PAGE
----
After practising internal medicine and endocrinology in Kitchener Waterloo for 32 years, while also chairing various ethics committees in that community, Ann moved back to Toronto in 2011 to pursue a PhD in Christian Ethics. After a life-time of experience in companioning the sufferer, she wanted to explore what the Christian tradition had to say about suffering in general and the sufferer in particular. In her study of Thomas Aquinas from the medieval period in human history, she discovered an approach to life’s difficulties that richly complements modern medicine’s evidence-based, problem-solving ways. Her interest in ethics has matured into the role of facilitator for professionals who understand their practice not only as the competent execution of interventions, but also as the ministry of companioning a sufferer. She practices medicine part time in Scarborough, Ontario, and writes as an independent scholar for academic journals. She has raised three children and enjoys her several grandchildren. Her hobbies are ballroom dancing and dressmaking. She loves her dog, her cottage, and sunrise over Brandy Lake.


Ed Rzadki is a Psychiatrist on active staff at William Osler Health System and in private practice in Etobicoke.  Ed was born North Battleford, Saskatchewan, raised in Toronto. Exposure to the Oblate Fathers and Felician Sisters at St. Stanislaus Kostka Polish Parish were influential in his Christian formation as were the Basilian Fathers at St. Michael’s High School. After completing a B.A. at University of St. Michael’s College with a major in Food Chemistry, he obtained his M.D. at U of T. Following an internship at St. Michael’s he did a 3-month family practice Locum in Red Lake Ontario. He obtained his Fellowship in Psychiatry while being on staff at the Toronto General Hospital, where he attained the rank of Assistant Professor, and Teacher, U of T. He moved on to become Chief of Psychiatry at a new community Hospital, Etobicoke General. At EGH he served as Chief of Staff for 11 years. As Corporate Chief of Psychiatry & Medical Director of the Mental Health & Addictions Program he was involved in the development of the Brampton Civic Hospital.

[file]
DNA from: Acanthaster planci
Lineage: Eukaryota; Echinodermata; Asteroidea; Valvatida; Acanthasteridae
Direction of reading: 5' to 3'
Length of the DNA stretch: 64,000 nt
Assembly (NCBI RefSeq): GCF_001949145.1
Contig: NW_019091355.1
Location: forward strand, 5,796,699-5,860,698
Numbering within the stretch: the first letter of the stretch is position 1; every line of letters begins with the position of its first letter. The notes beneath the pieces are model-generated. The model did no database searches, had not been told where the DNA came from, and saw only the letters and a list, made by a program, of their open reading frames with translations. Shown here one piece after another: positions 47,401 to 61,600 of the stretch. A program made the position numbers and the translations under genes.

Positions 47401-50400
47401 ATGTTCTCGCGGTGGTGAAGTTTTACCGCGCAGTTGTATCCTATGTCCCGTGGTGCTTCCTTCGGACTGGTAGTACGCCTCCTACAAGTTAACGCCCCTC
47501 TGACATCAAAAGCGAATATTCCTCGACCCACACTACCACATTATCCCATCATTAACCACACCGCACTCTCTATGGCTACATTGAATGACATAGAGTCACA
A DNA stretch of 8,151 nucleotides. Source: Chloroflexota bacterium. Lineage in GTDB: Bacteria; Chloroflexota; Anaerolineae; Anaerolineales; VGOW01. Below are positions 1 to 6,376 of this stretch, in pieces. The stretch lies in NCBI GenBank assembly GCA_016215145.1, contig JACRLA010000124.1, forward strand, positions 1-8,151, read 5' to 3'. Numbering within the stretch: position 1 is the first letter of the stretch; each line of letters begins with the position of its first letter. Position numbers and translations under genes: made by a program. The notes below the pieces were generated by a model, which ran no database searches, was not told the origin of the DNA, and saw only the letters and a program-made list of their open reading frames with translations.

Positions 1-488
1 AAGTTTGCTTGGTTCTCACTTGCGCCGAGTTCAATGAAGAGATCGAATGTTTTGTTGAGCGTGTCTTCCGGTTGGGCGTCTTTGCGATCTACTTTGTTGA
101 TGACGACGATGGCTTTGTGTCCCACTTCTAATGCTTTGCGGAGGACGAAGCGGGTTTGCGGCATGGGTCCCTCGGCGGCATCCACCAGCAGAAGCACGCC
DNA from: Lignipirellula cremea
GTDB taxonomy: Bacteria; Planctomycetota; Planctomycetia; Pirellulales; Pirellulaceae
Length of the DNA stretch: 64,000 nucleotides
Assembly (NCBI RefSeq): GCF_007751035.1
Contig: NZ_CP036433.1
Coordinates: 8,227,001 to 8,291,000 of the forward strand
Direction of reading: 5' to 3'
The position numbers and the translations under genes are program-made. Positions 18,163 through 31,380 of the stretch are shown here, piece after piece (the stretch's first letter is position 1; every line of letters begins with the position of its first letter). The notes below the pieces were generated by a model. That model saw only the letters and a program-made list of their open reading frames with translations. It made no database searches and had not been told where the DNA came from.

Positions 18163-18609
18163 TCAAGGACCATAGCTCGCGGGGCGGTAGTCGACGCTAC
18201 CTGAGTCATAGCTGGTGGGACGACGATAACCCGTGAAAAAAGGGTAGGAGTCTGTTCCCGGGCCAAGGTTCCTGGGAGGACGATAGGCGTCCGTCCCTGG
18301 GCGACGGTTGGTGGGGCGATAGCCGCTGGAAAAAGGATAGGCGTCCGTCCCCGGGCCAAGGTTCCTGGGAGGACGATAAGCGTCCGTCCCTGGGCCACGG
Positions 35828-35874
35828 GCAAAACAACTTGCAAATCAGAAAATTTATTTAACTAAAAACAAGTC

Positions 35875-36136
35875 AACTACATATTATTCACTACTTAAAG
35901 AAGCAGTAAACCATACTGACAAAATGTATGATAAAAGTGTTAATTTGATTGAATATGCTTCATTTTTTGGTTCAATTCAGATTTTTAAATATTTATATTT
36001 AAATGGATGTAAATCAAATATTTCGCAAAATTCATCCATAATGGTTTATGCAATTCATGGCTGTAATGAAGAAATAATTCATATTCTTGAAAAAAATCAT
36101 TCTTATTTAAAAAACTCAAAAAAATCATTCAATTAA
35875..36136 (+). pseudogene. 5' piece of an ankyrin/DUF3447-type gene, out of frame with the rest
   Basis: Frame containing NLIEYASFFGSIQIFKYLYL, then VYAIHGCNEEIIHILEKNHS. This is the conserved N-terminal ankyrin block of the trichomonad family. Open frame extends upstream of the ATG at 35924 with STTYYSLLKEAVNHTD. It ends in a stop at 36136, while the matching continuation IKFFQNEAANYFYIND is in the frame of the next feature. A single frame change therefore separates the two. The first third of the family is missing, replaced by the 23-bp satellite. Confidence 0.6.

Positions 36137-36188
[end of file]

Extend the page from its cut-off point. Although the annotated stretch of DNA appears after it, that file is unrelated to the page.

He serves on the Board of Southdown Institute, and is chair of the Risk Management and Quality Assurance Committee. He also serves on the Quality Assurance Committee of Copernicus Lodge, a senior’s retirement and extended health care facility. He and his wife Stella were founding members of this caring Christian Polish environment whose mission is to provide a continuum of care for our aging community.